Citation needed. Sorry, BPL, but I mostly support EG here. From the two years I spent in the PhD program in Ecology and Evolution in the early 1980s (dang, time flies when you’re getting old) and my ongoing amateur interest in the subject, I can tell you that “sociobiology” means something different to an evolutionary biologist than it does to the lay public. And human sociobiology, now called Evolutionary Psychology, is hardly pseudoscience. Per T. Dobzhansky’s dictum “Nothing in Biology Makes Sense Except in the Light of Evolution”, the evolution of human behavior is a legitimate subject for investigation. It has to be done with empirical rigor, of course. As with any scientific sub-discipline, not everything that makes it into the peer-reviewed literature is sound. Sciency popular books should be read with skepticism, as always.
With respect, Barton, you’ve demonstrated sufficient scientific meta-literacy to find all this out for yourself. Beware the Dunning-Kruger effect.
7 May 2016 at 9:46 PM
On my earlier comment–I said that the smoke plume seems to be reaching the shore of the Arctic Ocean. Should have been a little pickier: it’s not, yet, but is forecast to do so by Tuesday. Here’s a screen shot of the page to which I linked earlier:
7 May 2016 at 9:47 PM
#67 Yeah, that’s me all right. There’s only one Victor Grauer. Thanks for the free publicity. And no, my background is not in climate science, but musicology, anthropology, semiotics, film-making, musical composition, poetry, etc. If you do a search on my name you’ll find a lot more than what Thomas dug up. The book that’s relevant to this blog, however, is the one I wrote on climate change, which you’ll also find at Amazon: https://www.amazon.com/Unsettled-Science-Climate-Change-Critical-ebook/dp/B00YOARTPQ
If you read that book then you’ll see very full discussions of the topics I’ve only been able to touch on here. The reason for the blank blog posts at Mole in the Ground is that my climate book contains material from the blog that was later revised. So I removed those posts to avoid confusion. The blog is mainly devoted to political, economic and also poetic issues, and almost all the other posts are still there. Well worth reading, imo.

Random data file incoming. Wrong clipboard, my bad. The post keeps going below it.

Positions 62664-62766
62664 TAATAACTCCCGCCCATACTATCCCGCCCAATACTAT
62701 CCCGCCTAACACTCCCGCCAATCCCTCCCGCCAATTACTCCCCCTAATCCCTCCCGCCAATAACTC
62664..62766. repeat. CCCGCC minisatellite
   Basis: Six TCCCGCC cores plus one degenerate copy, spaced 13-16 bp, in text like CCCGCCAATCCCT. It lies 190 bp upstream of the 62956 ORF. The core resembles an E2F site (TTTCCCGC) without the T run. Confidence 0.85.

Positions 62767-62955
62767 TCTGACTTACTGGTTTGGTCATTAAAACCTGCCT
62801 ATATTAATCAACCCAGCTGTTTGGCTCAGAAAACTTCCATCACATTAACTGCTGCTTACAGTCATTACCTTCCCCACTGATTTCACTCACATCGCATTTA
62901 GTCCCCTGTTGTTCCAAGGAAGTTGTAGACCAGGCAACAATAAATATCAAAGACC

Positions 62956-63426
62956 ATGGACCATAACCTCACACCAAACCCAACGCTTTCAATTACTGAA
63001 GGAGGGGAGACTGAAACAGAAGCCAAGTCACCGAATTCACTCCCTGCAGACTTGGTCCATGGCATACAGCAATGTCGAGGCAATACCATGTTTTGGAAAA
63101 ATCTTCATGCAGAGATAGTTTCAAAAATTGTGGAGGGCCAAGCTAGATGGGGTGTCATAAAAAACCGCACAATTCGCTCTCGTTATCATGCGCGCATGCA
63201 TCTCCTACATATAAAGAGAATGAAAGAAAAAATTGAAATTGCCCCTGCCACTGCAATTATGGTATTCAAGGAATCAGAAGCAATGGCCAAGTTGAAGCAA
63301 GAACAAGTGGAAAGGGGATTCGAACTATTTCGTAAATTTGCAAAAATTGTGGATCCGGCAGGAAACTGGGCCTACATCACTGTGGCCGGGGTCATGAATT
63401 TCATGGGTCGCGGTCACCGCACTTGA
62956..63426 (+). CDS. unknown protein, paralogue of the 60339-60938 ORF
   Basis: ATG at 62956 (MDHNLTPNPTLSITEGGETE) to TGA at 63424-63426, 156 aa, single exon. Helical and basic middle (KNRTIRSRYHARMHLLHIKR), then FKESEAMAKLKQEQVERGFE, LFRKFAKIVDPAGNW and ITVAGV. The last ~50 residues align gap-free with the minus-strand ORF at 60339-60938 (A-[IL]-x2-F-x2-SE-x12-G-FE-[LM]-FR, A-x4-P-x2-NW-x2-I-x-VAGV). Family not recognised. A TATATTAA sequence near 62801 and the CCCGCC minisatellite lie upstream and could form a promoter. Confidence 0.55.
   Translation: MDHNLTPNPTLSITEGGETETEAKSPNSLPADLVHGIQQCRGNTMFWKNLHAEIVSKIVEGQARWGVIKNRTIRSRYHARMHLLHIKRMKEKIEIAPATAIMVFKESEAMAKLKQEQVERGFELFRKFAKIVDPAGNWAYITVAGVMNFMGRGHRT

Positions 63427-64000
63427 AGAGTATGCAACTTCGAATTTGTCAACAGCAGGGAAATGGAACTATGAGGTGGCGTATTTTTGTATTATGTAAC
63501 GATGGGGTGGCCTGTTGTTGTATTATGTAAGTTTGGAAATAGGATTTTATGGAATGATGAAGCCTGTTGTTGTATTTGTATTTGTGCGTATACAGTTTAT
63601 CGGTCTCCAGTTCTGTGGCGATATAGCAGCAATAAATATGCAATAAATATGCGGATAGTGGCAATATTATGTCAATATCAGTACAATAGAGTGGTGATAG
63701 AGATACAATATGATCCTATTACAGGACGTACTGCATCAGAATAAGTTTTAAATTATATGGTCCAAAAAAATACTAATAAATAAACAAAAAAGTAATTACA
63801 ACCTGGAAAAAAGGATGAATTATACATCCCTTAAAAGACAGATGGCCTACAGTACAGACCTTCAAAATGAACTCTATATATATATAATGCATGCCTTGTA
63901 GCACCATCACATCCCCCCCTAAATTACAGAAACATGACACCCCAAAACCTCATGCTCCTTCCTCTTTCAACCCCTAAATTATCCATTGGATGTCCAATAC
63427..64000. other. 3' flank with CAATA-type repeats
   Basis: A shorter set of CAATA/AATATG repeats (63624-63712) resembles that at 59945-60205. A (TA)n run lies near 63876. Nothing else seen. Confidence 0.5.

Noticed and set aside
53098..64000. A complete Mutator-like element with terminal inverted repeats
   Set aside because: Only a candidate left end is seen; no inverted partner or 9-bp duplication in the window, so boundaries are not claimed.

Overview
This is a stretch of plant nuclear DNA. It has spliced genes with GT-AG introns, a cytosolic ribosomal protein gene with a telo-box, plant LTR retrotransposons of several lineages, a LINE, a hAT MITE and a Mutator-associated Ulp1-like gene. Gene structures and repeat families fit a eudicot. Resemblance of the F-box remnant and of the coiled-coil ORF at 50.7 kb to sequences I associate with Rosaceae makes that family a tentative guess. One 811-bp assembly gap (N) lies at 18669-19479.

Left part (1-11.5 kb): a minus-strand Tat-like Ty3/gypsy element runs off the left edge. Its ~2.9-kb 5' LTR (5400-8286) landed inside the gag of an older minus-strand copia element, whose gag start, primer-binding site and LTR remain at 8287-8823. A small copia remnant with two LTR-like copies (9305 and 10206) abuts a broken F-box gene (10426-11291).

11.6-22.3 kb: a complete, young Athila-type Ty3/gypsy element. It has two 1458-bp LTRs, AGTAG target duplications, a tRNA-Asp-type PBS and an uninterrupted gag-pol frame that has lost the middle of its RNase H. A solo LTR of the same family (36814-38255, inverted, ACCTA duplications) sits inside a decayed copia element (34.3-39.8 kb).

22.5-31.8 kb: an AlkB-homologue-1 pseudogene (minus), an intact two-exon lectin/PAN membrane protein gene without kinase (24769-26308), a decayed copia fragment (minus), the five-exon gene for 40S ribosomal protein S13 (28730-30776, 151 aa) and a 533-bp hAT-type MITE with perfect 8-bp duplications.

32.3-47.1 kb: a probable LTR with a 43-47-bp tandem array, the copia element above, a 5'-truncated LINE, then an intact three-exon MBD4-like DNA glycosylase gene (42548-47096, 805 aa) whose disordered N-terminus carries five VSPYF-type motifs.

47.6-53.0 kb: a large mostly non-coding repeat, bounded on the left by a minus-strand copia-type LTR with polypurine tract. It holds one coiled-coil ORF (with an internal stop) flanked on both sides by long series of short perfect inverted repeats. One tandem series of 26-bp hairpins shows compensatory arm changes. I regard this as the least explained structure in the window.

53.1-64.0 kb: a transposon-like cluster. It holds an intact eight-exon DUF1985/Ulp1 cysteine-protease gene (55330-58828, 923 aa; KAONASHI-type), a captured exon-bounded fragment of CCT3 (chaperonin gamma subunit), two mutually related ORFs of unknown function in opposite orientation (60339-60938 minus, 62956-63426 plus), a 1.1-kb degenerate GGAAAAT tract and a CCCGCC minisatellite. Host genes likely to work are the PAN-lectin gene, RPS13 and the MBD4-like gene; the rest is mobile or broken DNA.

And yes, I’m an arrogant SOB, in case you haven’t noticed. No more so than many others posting here I’m afraid. :-)
7 May 2016 at 11:46 PM
70 Michael Schnieders: Yes and yes on the smoke from that fire dirtying the snow on Greenland. Find a recent picture of Greenland. It isn’t white any more, but it sin’t just from one fire. Same as dust from Sahara fertilizing the Amazon and smoke from California making my lungs feel bad in Illinois. Heavier particles like pollen, grass ground up by lawnmowers and mold spores tend to be very local, as in within 50 feet or something like that. The oceans filter out the big particles but not the really fine particles. Dust science is a good research topic. There is a lot more to know that I don’t know. On the big end, somewhere in the midwest in the past 2 weeks there was softball [baseball? really?] sized hail, per TV weather.
8 May 2016 at 5:53 AM
Victor the Troll @66.
Your contribution here is overwhelmingly that of a troll. You may argue that this cannot be so because your intentions are not those of a troll, but your protests are simple cobblers. It may be solely because you are too stupid to mend your ways, but your comments are those of a troll and that is an end to it. If you wish to relinquish your troll status, you will have to put your brain in gear and stop acting like a troll.